How can intelligent decisioning help build the government of the future?

By on 05/11/2020
A woman stands at the foot of a climbing wall and looks upward to plan her route to the top—a metaphor for the challenge facing government departments in making the right decisions to deliver digital transformation.

Effective government rests on the ability to make fast, fair, and accurate decisions. In today’s fast-moving digital society, how can government departments keep pace with the velocity, volume and variety of data they need to analyse to make well-informed decisions?

Today, most government departments are still hampered by inefficient manual processes, delaying access to insight and making it difficult to act quickly in response to rapidly evolving situations such as Brexit and the COVID-19 crisis. Digital transformation is a necessity, but it can seem impossible to deliver due to the sheer scale of the change required.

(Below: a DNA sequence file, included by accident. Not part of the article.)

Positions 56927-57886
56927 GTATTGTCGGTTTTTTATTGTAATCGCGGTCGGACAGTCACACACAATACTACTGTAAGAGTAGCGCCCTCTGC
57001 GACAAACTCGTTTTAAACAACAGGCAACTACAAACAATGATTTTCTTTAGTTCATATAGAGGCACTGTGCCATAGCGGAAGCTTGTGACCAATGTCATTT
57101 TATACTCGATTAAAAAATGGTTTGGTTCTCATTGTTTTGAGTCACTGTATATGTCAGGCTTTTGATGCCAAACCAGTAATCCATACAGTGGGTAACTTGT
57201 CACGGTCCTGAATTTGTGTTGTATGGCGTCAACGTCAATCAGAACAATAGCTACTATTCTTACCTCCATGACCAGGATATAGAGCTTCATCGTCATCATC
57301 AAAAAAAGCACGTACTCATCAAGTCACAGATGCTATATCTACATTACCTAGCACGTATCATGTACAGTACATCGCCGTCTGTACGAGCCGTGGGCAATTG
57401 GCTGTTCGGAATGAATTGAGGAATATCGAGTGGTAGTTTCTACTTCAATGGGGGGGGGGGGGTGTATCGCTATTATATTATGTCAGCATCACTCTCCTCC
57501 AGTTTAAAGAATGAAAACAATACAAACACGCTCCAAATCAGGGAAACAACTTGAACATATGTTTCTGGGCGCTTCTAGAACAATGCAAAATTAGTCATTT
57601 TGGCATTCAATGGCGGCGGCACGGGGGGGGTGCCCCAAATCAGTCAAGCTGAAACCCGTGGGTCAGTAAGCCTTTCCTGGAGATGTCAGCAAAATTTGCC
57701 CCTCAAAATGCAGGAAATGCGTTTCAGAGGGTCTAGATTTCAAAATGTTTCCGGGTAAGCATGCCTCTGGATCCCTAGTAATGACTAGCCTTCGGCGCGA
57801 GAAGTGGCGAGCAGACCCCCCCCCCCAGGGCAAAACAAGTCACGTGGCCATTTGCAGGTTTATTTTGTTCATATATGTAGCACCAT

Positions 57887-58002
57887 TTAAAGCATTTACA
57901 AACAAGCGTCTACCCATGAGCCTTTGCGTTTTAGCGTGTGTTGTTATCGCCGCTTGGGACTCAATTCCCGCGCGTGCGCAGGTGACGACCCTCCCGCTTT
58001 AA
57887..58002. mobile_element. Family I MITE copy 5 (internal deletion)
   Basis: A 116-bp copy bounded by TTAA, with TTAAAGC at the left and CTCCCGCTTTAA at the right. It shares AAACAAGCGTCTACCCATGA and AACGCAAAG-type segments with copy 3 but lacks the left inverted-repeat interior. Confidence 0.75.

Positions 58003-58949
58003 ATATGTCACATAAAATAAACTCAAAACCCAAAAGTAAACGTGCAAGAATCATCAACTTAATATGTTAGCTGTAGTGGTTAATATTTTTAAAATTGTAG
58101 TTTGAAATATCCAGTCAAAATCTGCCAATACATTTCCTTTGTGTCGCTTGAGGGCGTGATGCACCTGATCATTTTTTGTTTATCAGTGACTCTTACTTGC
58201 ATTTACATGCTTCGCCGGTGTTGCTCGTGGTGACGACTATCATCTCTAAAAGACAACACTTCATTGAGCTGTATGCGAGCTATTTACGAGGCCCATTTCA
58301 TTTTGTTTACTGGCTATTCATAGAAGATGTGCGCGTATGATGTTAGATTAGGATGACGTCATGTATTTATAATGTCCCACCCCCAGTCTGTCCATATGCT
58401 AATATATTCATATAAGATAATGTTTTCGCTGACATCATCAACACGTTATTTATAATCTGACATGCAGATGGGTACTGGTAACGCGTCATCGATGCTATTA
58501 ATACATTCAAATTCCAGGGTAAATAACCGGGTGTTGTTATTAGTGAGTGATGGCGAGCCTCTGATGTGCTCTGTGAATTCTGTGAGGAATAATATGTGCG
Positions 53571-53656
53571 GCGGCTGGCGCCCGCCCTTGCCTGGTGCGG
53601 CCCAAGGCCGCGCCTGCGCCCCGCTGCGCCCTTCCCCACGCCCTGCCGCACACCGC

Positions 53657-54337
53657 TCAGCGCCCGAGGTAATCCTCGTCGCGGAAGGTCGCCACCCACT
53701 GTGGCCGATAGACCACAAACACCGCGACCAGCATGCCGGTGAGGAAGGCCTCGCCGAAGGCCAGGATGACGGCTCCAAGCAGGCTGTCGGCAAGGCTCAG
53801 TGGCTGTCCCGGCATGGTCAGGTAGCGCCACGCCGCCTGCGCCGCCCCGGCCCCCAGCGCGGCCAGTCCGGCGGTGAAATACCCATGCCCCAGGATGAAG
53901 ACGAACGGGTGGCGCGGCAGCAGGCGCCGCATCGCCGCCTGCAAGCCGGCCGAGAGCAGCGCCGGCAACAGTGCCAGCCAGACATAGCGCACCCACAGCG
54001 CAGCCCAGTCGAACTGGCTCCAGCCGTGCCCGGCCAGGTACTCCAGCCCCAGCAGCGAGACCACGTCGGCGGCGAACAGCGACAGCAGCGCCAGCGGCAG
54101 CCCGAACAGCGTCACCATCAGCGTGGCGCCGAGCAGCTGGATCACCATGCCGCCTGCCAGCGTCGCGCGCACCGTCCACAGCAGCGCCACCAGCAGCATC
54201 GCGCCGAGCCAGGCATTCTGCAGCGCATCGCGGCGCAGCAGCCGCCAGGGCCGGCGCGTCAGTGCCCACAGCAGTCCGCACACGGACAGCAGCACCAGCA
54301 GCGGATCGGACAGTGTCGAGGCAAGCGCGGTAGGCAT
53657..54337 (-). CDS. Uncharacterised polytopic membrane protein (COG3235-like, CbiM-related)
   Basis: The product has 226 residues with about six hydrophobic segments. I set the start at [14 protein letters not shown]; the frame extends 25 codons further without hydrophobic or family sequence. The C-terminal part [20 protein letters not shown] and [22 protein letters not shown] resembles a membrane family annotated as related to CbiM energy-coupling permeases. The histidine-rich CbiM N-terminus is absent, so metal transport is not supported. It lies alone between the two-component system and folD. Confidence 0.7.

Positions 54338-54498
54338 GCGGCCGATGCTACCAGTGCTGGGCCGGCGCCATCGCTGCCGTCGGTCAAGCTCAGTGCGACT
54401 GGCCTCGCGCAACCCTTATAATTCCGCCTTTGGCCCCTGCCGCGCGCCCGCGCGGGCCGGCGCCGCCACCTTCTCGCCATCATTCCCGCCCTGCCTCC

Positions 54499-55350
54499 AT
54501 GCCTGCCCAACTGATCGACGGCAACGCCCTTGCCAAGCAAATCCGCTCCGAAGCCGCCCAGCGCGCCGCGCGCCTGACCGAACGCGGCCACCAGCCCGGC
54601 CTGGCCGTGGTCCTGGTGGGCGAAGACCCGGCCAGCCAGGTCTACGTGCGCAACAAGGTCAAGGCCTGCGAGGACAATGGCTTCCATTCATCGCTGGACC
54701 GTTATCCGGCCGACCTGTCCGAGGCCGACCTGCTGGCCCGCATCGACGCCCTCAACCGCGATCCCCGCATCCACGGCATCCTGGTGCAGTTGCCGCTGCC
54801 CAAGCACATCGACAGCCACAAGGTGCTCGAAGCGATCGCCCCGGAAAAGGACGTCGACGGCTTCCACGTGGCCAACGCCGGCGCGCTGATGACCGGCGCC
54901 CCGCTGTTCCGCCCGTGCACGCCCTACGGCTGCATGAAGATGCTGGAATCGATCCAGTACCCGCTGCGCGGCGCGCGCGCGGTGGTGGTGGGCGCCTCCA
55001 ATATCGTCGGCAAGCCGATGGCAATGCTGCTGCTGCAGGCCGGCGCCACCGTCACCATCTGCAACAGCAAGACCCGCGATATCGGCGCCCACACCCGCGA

Modern analytics techniques such as artificial intelligence and machine learning, combined with traditional statistical analysis, can help bridge the gap from today’s reality to tomorrow’s digital workflows.

A recent report from SAS Institute explains how these technologies can be used to support an intelligent decisioning strategy, where the skills and experience of human decision-makers are augmented with powerful, real-time, automated decision-support capabilities.

By integrating processes with a central “decisioning brain”, intelligent decisioning can help government departments to:

  • Relieve pressure on critical services by automating manual decisioning tasks
  • Provide personalised digital services, tailored to each citizen’s needs
  • Accelerate service delivery for benefits approvals and similar processes
  • Increase security by detecting fraud and streamlining investigations processes
  • Save taxpayers’ money by increasing the overall efficiency of government services

To learn more about how your department could benefit from intelligent decisioning, register below to download the full SAS report.

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